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Claustrophobia Goes Digital in a Terrifying Immersive Environment

Claustrophobia Goes Digital in a Terrifying Immersive Environment

Is it possible that our digital mobile devices have created a new form of claustrophobia? Do these devices induce a sense that we cannot escape our screens, producing feelings of anxiety, fear, terror and other emotions and states of mind in the process?

This notion of “digital claustrophobia” gets explored in multimedia artist Alec Maassen’s PHOBIA, a projection-mapped installation that sits in a 4′ x 4′ x 8′ room with walls of hanging, rear-projected PVC screen.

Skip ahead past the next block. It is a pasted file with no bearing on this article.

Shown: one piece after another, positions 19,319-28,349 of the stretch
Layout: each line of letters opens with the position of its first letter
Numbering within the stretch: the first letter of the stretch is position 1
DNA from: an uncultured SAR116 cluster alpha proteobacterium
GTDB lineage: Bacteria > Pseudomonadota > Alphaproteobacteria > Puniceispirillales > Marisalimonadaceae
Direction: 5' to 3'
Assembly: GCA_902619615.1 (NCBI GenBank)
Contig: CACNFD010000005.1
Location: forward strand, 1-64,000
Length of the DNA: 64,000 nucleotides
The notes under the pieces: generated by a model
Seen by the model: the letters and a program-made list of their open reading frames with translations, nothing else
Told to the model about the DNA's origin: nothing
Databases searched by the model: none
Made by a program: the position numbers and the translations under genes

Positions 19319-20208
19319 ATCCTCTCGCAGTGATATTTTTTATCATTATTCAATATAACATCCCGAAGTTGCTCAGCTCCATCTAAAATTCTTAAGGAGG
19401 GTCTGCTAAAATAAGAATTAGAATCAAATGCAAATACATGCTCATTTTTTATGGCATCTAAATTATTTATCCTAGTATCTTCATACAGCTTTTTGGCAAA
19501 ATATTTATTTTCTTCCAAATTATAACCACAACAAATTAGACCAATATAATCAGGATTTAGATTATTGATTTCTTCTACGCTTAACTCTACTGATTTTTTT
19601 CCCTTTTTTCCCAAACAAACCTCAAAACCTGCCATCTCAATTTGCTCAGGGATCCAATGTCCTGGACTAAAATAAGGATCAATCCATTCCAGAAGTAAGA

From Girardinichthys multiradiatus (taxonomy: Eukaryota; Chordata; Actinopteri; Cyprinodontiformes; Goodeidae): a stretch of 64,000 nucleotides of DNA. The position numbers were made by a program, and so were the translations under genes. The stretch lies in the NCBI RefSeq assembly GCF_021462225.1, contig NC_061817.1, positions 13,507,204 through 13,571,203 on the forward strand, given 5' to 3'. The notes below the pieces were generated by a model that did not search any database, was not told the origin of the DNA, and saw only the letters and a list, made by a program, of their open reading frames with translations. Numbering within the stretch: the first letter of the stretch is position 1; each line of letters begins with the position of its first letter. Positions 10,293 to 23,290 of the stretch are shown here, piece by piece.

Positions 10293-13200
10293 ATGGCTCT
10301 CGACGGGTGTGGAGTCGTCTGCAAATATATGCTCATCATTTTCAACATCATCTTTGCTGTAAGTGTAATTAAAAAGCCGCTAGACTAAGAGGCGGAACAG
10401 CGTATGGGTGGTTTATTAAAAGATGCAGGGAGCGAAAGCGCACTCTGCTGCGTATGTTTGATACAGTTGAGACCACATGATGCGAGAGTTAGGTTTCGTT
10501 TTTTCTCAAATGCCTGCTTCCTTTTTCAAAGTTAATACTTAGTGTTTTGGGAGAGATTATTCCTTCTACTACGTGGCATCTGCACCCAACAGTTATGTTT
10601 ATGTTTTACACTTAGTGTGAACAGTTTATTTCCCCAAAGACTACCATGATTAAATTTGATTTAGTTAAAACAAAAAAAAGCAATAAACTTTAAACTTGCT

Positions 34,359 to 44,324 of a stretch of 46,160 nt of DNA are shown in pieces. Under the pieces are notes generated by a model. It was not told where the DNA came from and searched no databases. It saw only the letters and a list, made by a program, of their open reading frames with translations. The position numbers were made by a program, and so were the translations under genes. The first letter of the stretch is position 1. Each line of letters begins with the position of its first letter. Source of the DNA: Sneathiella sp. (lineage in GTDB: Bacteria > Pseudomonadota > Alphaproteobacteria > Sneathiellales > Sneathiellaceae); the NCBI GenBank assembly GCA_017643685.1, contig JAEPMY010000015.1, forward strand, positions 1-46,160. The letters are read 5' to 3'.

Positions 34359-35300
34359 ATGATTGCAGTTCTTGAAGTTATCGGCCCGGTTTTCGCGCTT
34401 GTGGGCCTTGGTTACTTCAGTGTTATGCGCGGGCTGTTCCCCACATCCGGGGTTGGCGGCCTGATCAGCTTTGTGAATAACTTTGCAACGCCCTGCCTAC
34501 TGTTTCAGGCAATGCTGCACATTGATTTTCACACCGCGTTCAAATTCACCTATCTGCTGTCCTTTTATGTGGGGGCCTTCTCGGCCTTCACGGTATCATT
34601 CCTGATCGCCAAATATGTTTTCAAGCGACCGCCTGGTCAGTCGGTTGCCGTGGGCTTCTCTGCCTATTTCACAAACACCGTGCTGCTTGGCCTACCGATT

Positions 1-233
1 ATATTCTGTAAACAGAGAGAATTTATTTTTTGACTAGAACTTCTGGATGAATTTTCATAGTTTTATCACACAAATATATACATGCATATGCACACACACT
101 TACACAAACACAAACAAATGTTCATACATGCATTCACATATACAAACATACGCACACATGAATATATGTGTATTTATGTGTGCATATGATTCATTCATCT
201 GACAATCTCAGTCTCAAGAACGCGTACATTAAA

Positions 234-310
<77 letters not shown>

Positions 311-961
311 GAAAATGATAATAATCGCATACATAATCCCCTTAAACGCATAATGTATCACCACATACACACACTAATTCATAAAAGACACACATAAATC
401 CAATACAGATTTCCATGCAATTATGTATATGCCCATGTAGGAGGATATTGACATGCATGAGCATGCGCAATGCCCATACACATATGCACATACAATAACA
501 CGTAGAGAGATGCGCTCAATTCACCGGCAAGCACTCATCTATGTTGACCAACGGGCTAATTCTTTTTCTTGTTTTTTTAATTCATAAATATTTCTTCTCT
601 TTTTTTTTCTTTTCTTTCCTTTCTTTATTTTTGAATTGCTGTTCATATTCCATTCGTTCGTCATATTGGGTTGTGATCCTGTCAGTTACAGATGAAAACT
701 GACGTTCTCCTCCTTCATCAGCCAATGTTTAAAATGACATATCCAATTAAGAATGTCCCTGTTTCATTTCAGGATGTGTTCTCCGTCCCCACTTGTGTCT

“One at a time, a viewer steps inside the structure to experience an audiovisual environment with custom sound and visuals,” Maassen explains. “Rear projection screen allows for a viewer to see projected content on either side with no loss of quality. The visuals projected onto each wall are meant to induce emotions of excitement, discomfort, anxiety, and even paranoia—feelings which traditionally come from people with claustrophobia.”

PHOBIA from Alec Maassen on Vimeo.

Initially, the luminous white graphics appear intermittently along with sparkling electronic sounds—nothing alarming. In fact, it’s rather beautiful. But Maassen builds the animated sequences in intensity until the senses overload like a bad psychedelic trip from which there is no escape.

Maasen created PHOBIA as part of senior project course at UCLA’s Design Media Arts program. Click here to see more of his work.

Via Projection Mapping Central

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